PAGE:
"My God, my God, why have you forsaken me?"

 

The Psalm ends with another striking phrase:  “He has done it.” 

And we might think that these words, too, were on Jesus’ heart as he hung on the cross. For he knew that that agonising, lonely, and brutal event was God’s answer to these very questions.

 

The questions uttered from the mouth of Jesus that day – Where is God? What is he doing? - are also answered by the death of Jesus that day.

 

Where is God?

            He is here.  On the cross.

            Suffering and dying.

            He is with you in darkness and despair.

 

What is God doing?

            He is doing this.

            Giving himself over to death.

                        So that even death can be defeated

                        So that life, beyond death, is possible.

 

Even as he cries out “My God, my God, why have you forsaken me?” Jesus reveals to us a God who has done the very opposite. God has not forsaken us. God has acted to save us.

 

He has not despised the affliction of the afflicted,

He has not hidden his face from us,

He has heard our cries (Psalm 22:24).

 

Jesus’ death and resurrection become the firmest piece of evidence yet that God is not indifferent to our suffering. We remember it each year at Easter, recount it like the Israelites recited Psalm 22.  God enters in to our suffering. And by entering into it, with the power of God to overcome it, he makes a way out of it, for us all. In his death is the promise of newness.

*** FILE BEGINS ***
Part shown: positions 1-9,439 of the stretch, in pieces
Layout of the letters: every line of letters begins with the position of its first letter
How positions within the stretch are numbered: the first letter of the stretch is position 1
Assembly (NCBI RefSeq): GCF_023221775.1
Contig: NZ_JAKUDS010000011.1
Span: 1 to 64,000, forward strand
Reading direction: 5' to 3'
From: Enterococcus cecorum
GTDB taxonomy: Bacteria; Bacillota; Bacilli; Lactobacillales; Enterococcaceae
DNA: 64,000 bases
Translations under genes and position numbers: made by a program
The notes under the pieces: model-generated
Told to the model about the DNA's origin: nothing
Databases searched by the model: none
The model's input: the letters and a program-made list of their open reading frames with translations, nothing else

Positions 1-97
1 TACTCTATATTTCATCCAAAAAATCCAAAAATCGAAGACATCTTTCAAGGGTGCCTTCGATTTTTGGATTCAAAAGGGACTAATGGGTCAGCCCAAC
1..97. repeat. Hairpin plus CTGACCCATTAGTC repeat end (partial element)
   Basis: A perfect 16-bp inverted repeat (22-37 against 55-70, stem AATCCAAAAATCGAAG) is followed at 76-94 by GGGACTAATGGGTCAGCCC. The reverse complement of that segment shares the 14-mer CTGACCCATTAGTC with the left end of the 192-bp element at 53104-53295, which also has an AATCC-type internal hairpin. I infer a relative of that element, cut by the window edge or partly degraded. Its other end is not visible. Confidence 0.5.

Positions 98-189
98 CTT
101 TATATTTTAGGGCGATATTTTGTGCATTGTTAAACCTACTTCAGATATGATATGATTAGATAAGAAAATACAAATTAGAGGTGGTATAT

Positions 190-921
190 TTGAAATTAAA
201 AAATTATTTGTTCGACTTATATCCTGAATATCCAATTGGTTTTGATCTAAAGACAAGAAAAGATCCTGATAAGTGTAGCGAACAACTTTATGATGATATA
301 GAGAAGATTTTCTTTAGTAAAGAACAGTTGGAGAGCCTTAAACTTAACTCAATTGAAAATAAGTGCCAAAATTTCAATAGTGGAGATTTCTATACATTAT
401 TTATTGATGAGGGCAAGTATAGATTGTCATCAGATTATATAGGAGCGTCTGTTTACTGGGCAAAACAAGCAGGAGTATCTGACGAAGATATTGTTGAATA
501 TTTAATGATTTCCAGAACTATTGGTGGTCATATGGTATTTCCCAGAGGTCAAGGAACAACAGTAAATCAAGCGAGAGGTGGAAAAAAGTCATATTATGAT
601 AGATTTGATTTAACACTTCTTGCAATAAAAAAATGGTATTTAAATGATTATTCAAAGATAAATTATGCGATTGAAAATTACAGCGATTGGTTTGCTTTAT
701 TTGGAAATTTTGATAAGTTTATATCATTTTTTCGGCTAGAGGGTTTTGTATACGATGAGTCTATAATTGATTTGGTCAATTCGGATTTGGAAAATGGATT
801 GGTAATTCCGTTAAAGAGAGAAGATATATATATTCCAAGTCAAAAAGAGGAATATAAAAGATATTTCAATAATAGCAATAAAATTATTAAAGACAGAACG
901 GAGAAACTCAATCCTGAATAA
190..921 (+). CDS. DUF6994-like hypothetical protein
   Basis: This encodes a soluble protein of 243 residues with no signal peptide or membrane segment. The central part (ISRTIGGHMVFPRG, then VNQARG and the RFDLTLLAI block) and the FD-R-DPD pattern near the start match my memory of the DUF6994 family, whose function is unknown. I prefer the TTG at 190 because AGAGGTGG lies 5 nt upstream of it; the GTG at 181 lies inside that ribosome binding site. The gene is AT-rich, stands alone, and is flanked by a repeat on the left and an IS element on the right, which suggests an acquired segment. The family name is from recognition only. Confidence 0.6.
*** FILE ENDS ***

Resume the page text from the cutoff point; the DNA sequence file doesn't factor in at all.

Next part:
But, that newness is still a way off, isn’t it?  Three days until Jesus’ resurrection.  How many days until the rest?

 

And so for now, there remains lament. Cries of grief and loss and darkness and despair. But cries which, perhaps paradoxically, are also cries of faith.

 

And so this Easter, if this is where you are I will not tell you to move.  I will not tell you that you must rejoice.

 

Enter wholeheartedly into Jesus’ cry of dereliction. Lament for war, for famine, for violence, for disease, for loss, for abuse, for greed, for apathy, for arrogance, for short-sightedness, for pain. Lament for yourself and for others. Lament for our world.

 

God is crying too.

 

God is dying too.

 

Lament as an act of faith.

Lament as an act of hope.

Summon God.

            Call him in to presence.

            Call him to action.

            Speak of his promised future.

            Speak of his faithful past.

            Speak of the unspeakable loss of the present.

 

See Jesus on the cross.

            God has not forsaken us.

            God is near.

 

*Adapted from a reflection given on Good Friday 2017, at St. Michael’s Anglican Church, North Carlton.

 

 

Hannah has, until recently, been an Anglican minister in a church in North Carlton - on the fringe of Melbourne city. She is wife to Tom & mother to Liam & Amber.

Hannah is currently studying at St Andrew's College, Scotland